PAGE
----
Advanced Blood Lipid Support

Elevated Triglycerides: Increased Risk of Fatty Liver and Pancreatitis

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Pancreatitis symptoms are similar to those of heart attack, appendicitis, ulcers, irritable bowel syndrome, hiatal hernia, gallstones, and hepatitis. So accurate diagnosis is important.
Hypertriglyceridemia - blood triglycerides higher than 500 mg/dL, or 5.6 mmol/L - can put you at high risk for such problems as
  • fatty liver - yellow discoloration of the liver due to fatty degeneration of the parenchymal cells (hepatocytes), which release substances into bile canaliculi (little canals between hepatocytes) and into blood and lymph channels; and
  • acute pancreatitis, an acute inflammatory process of the pancreas - an abdominal organ that secretes digestive enzymes.

Acute pancreatitis is associated with severe acute upper abdominal pain and elevated serum levels of pancreatic enzymes.

Most cases are associated with biliary sludge leading to gallstones and alcohol abuse (60-80 percent of cases), but the precise pathogenetic mechanisms are not understood completely.

Other causes of acute pancreatitis include:

  • iatrogenic postoperative trauma - one of the major complications of endoscopic retrograde cholangiopancreatography (ERCP)
  • hypercalcemia - elevated blood calcium levels maily due to hyperparathyroidism
  • drugs such as thiazides, azathioprine, tetracyclines, estrogens, corticosteroids, sulphonamides, or atorvastatin (Lipitor)
  • blunt trauma (injury) to the abdomen, often due to motor vehicle accident (MVA)
  • infections, such as HIV, mumps, or cytomegalovirus
  • cystic fibrosis
  • congenital hereditary anomalies (pancreas divisum, choledochocele)
  • Reye's syndrome (RS) - primarily a children's disease, although it may occur at any age, causing massive accumulations of fat in the liver and other organs, including pancreas.

The diagnosis is made via clinical exam, laboratory findings, and, if needed, imaging studies such as CT scan, the mainstay for imaging acute pancreatitis and its complications, or MRI, an excellent alternative imaging modality.

Serum triglyceride concentrations above 1000 mg/dL, or 11.3 mmol/L can precipitate attacks of acute pancreatitis and may account for 1.3-3.8 percent of cases.

The clinical manifestations of hypertriglyceridemia associated with pancreatitis are similar to those seen with other causes with the exception that, for poorly understood reasons, the serum amylase may not be elevated substantially.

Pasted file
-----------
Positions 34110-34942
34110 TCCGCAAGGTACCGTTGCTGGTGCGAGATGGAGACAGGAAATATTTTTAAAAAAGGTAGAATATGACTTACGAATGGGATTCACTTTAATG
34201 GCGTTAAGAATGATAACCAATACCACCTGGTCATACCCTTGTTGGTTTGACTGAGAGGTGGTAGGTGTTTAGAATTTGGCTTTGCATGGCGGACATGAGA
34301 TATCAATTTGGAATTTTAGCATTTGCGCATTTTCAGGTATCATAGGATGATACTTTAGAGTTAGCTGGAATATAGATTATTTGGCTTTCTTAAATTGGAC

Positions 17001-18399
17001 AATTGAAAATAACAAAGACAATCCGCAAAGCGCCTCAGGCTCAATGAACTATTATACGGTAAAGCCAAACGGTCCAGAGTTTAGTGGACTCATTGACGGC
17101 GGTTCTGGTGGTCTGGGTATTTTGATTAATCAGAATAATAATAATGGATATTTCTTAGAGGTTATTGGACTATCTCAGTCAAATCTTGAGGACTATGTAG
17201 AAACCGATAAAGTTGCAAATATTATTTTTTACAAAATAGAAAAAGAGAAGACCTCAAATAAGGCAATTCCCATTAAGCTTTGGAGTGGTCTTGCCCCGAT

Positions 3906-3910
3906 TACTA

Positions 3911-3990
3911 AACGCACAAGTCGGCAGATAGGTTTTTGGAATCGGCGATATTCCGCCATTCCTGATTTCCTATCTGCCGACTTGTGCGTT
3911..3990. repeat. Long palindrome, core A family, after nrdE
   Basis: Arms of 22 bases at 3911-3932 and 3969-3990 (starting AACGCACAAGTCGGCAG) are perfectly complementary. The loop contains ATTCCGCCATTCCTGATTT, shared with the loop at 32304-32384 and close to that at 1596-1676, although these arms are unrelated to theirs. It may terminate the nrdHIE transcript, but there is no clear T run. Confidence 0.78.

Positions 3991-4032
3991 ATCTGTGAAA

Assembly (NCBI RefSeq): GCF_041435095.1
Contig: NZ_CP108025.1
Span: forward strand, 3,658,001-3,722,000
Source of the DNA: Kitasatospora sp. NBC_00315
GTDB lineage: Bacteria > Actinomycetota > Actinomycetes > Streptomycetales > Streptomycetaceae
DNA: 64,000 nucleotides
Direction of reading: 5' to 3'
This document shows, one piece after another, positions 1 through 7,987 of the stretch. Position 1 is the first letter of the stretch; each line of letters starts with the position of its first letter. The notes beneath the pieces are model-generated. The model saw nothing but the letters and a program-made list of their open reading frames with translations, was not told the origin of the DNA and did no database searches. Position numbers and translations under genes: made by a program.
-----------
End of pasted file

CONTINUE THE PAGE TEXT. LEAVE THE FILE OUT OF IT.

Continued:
Clinical assessment for severe pancreatitis is as accurate as most scoring systems.

Treatment of acute pancreatitis is aimed at correcting predisposing factors and at the pancreatic inflammation itself.

General management consists of supportive care with:

  • intravenous hydration
  • pain management
  • antibiotics
  • parenteral or enteral (jejunal) feeding, and
  • necrosectomy (in severe cases).

Chylomicronemia Syndrome

Dietary fats (from food) are absorbed through the gut – the intestines where they are assembled (synthesized) into special “lipid packets” called chylomicrons, a microscopic, minute fat particles formed during fat digestion and assimilation that directly enter the lymphatic system.

Intestinal triglycerides, or chylomicrons, containing approximately 85 percent triglycerides, are then delivered through the bloodstream to the liver, where they are processed (the normal half-life of chylomicrons is about 10 minutes).

(The half-life of a substance refers to the time required to eliminate or metabolize half of the total quantity of the substance from the body following its digestion.)

A history of recurrent episodes of acute pancreatitis is common in people with severe and uncontrolled triglyceride levels, often exceeding 5000 mg/dL, or 56.5 mmol/L.

People with recurrent episodes of abdominal pain that is less severe than acute pancreatitis, however, may experience the chylomicronemia syndrome - an inherited disorder, in which abnormal lipid (fat) metabolism causes chylomicrons (a type of lipids) to accumulate to massive levels in the blood.

This less severe, and often unrecognized, condition usually is caused by triglyceride levels greater than 1000 mg/dL, or 11.3 mmol/L. However, people with this syndrome, at the onset of symptoms usually have triglyceride elevations greater than 2000 mg/dL, or 22.6 mmol/L and provide a history of recurrent episodes of abdominal pain, sometimes with nausea, vomiting, or dyspnea – shortness of breath or difficulty in breathing.

Therefore, in this condition pancreatitis is not necessarily present and pain commonly is mid epigastric, around the stomach. But it may occur in other regions, including the chest or back.

It should be noted that the presentation of hyperchylomicronemia may be confused with conditions such as acute myocardial syndromes and biliary colic - a condition characterized by severe cramping pain in the right upper abdomen due to gallstones in the gallbladder or in the bile ducts.

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